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Leica C-Lux brings style to long-zoom compact cameras

Jon Fingas

When you think of compact cameras with long-zoom lenses, "fashionable" probably doesn't come to mind. They tend to be very utilitarian devices where looks take a backseat to the optics you need for a dramatic vacation shot. Leica wants to change that: it's introducing a new C-Lux camera that gives the category some flair. It's ultimately a reskinned Panasonic Lumix ZS200, but that's not necessarily a bad thing. The C-Lux combines the ZS200's 15x (24-360mm equivalent) f/3.3-6.4 lens and 1-inch, 20.1-megapixel sensor with a considerably posher design in an attention-grabbing "Light Gold" or a more sober "Midnight Blue." This is a camera that wouldn't look out of place at a classic car show or a polo match.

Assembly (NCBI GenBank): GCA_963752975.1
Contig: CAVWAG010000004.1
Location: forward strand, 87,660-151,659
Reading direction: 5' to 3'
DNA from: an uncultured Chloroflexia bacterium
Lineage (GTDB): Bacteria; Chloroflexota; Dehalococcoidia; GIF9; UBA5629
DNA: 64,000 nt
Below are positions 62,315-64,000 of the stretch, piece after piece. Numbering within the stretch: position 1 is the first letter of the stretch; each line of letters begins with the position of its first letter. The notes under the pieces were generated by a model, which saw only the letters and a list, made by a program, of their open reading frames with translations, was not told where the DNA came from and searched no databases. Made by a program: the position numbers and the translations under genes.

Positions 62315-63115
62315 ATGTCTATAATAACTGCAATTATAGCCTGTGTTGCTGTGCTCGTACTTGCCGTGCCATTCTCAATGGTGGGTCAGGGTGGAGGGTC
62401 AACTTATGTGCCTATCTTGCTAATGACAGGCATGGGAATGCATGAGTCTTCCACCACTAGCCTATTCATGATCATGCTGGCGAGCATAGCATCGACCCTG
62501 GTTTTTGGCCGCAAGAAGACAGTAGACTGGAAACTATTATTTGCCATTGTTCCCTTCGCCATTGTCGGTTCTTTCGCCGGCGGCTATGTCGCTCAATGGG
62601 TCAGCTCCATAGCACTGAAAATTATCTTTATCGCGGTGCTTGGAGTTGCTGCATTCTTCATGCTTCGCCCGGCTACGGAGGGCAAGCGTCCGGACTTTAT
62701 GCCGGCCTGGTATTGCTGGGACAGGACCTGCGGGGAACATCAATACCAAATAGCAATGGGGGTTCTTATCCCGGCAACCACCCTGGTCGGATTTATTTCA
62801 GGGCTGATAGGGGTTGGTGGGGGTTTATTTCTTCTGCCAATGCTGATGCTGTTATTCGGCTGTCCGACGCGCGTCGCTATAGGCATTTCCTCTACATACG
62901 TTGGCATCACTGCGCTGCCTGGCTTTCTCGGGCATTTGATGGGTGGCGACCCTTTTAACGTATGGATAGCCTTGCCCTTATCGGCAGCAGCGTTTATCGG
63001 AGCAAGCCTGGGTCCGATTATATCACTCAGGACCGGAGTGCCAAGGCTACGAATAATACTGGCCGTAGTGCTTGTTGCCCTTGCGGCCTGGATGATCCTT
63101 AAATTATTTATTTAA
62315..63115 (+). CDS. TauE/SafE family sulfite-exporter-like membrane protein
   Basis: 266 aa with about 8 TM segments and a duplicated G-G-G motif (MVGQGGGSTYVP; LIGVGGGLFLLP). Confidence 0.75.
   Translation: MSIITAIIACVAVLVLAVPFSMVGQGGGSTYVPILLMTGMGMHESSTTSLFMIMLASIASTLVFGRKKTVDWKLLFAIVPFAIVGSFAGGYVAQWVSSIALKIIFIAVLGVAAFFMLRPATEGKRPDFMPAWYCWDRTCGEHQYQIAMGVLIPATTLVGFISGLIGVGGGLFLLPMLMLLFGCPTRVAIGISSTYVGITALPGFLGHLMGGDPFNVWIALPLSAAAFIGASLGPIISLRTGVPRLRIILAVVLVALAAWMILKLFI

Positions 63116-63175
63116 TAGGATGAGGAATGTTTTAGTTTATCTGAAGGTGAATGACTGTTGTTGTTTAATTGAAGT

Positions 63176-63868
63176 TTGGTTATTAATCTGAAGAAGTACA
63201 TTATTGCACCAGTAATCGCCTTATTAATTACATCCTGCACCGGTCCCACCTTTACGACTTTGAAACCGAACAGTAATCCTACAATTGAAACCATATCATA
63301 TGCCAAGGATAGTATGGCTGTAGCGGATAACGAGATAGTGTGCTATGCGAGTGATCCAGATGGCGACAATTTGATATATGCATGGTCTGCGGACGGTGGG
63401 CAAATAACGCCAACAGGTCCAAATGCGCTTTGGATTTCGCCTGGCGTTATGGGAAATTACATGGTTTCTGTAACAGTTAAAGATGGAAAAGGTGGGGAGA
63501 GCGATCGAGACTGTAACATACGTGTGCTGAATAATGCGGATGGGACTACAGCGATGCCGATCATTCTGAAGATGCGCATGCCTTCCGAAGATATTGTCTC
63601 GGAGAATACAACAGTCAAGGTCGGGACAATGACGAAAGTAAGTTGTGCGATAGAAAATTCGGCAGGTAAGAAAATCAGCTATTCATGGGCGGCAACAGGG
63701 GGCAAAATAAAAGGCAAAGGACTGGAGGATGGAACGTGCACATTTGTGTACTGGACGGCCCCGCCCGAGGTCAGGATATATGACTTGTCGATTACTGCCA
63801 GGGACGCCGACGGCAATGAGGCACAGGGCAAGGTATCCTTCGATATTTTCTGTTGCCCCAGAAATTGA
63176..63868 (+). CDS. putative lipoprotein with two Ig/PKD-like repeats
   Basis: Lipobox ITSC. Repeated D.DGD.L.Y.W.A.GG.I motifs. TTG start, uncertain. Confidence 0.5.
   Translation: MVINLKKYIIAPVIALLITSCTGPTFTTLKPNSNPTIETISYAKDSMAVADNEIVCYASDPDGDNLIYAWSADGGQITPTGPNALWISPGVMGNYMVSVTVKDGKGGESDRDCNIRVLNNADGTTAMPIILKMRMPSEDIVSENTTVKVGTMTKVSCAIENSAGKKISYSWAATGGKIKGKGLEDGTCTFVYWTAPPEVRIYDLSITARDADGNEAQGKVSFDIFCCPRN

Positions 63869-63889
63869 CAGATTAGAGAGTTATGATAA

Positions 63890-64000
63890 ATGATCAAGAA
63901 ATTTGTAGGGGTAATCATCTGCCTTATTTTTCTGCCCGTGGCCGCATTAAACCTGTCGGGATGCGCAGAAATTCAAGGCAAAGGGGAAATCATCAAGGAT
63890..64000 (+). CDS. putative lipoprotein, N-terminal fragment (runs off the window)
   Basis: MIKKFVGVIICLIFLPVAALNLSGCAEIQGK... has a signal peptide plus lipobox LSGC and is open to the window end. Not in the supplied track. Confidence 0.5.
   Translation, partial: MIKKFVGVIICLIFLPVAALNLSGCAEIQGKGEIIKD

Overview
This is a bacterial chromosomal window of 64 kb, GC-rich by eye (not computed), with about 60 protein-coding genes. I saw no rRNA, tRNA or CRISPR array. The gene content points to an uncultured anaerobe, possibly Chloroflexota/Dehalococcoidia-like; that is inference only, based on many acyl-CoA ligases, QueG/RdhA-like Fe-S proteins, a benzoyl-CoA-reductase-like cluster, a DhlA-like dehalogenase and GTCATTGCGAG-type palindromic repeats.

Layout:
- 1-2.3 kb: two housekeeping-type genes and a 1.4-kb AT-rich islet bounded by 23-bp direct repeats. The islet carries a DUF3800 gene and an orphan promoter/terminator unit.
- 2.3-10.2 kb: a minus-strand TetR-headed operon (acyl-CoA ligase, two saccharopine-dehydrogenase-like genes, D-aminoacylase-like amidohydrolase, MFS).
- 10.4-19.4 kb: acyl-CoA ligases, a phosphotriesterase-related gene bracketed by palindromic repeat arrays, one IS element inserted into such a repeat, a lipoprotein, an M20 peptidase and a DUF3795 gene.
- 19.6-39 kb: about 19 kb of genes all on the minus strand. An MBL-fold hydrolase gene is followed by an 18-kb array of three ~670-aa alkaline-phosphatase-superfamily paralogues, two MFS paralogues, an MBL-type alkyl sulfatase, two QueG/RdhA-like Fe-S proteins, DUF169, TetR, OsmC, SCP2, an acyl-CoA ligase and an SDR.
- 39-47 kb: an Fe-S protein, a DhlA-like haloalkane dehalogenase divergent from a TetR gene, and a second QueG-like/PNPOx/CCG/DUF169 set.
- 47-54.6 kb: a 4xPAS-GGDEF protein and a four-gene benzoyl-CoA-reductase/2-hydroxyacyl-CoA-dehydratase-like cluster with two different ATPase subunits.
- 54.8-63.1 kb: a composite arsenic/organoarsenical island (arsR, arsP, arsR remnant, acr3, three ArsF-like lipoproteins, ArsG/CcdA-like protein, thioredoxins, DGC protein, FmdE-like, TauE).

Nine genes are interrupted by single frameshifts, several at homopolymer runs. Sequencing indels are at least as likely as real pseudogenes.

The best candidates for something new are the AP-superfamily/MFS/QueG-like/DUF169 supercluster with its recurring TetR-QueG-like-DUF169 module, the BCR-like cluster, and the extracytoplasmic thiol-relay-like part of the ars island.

The similarity promises some solid performance, too, with 49-point fast autofocus, continuous shooting at 10 frames per second and 4K videos at up to 100Mbps (albeit with a 15-minute time limit). You can also rely on a 2.33-megapixel electronic viewfinder as well as Bluetooth and WiFi to transfer your photos.

Not surprisingly, you'll be paying a stiff premium for the looks and Leica's signature red dot. The C-Lux will cost you $1,050 when it arrives in mid-July, or a solid $250 more than the Lumix. That's utter overkill if you're purely interested in functionality, but it might be tantalizing if you're determined to get an all-purpose camera that stands out in a sea of drabness.

Leica C-Lux in Midnight Blue

Leica

  • This article originally appeared on Engadget.